The historic 1876 Pointe Aux Barques Life Saving Station has been moved back to its original location next to the Pointe Aux Barques Lighthouse in Port Hope, Michigan.
In 1937 the Coast Guard discontinued the Pointe Aux Barques Life Saving station, and a couple of years later the Pointe Aux Barques Lighthouse was automated and its keeper was removed. For a brief period of time, the area served as a gathering place for locals and later, for several years, it was used as a church camp for young people.
By the 1960s, a decision was made that the life-saving station would be demolished unless it could be sold and moved to make way for a campground. Fortunately, for the benefit of future generations, Carolyn Hubbard Parcells Lucas, the 1953 founder of the Huron City Museums, had the foresight to purchase the buildings and move them. Had she not acted, the life-saving station would have been lost to history.
The Pointe Aux Barques Life Saving Station, is one of only a few of this style left in the nation. The United States Life-Saving Service, a sister organization of the United States Lighthouse Service, was merged in 1915 with the Revenue Cutter Service to create the United States Coast Guard. In 1939, the U.S. Lighthouse Service was dissolved, and its duties were taken over by the Coast Guard.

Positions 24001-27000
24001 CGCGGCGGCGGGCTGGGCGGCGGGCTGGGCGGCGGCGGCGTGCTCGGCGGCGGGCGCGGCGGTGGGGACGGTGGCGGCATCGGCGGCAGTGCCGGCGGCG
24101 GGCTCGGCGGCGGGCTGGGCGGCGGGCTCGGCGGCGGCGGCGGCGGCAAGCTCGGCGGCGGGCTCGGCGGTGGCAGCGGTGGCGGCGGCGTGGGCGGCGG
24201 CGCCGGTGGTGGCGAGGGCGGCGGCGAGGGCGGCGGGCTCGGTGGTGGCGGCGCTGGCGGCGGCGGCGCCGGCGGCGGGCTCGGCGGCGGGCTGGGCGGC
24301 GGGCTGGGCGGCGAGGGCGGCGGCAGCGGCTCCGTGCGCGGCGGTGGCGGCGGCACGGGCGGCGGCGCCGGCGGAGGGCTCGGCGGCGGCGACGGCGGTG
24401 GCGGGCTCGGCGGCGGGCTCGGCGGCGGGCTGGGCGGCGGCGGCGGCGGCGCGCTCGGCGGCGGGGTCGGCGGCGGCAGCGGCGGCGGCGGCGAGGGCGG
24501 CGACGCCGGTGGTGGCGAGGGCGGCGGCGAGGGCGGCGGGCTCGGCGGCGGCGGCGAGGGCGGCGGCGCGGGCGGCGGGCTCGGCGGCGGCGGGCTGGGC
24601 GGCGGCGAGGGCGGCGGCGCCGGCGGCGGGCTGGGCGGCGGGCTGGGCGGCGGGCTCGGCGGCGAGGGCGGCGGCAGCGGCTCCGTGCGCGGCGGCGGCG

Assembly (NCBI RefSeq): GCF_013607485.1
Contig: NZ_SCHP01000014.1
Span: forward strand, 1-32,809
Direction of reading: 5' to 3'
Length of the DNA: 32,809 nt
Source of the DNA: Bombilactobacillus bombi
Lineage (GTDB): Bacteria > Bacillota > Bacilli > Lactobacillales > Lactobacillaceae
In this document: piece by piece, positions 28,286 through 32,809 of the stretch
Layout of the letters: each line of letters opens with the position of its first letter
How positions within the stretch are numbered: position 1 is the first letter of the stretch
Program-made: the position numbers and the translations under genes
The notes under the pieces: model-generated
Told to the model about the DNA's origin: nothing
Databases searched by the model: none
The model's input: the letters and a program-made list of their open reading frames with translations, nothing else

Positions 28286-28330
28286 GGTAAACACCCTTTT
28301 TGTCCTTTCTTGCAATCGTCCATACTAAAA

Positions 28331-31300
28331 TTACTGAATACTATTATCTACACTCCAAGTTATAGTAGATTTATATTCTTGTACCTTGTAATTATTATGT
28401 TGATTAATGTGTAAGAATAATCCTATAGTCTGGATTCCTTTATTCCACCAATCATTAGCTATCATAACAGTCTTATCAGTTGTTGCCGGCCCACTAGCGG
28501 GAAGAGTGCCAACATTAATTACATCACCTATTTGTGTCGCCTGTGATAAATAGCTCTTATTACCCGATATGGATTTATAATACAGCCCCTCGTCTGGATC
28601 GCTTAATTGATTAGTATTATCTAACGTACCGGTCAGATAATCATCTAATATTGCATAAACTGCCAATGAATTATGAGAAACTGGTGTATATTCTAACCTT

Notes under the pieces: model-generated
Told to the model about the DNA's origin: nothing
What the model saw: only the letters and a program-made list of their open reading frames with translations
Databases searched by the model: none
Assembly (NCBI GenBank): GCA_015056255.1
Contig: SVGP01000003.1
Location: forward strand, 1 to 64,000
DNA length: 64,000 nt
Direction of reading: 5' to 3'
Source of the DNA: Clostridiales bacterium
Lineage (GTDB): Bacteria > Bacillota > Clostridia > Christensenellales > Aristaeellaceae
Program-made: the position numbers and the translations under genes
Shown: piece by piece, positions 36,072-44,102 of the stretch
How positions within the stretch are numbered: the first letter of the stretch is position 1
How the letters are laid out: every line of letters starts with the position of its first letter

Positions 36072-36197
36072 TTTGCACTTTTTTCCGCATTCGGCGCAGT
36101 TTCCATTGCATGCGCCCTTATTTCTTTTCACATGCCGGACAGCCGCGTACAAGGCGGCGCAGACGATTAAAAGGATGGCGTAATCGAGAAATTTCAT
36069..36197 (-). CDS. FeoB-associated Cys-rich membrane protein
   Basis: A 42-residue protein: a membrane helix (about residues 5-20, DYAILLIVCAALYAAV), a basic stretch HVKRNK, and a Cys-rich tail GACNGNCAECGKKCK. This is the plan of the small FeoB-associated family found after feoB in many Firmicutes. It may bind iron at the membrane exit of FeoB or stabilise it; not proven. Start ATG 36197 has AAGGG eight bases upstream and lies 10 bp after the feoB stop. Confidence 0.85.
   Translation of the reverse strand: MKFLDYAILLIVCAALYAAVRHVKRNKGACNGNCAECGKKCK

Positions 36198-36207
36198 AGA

The Pointe Aux Barques Life Saving Station has a somewhat sad yet storied history. In a spring storm in April of 1880, the life-saving boat was swamped while trying to rescue the crew of the J.R. Macgruder; keeper Jerome G. Kiah was the only member of the crew to survive. Six surfmen lost their lives. Labeled as “Black Friday,” it was the first tragedy that resulted in a loss of life for a life-saving crew on the Great Lakes. Two months later, because of his injuries suffered in the disaster, Jerome Kiah was forced to resign as the keeper of the Pointe Aux Barques Life Saving Station. However, the government did award keeper Kiah the Gold Life Saving Medal, and posthumously awarded all the surfmen who perished with the same medal. Later that year, when Life Saving Service District Superintendent Joseph Sawyer drowned, Jerome G. Kiah was appointed to fill the position.
Since 2002, the Point Aux Barques Lighthouse Society, through an agreement with the local Huron County government, has been managing and caring for the lighthouse. Now they will also be taking care of the former life-saving station. Restoration of the life-saving station will start this spring.
This story appeared in the
Jan/Feb 2018 edition of Lighthouse Digest Magazine. The print edition contains more stories than our internet edition, and each story generally contains more photographs - often many more - in the print edition. For subscription information about the print edition, click here.
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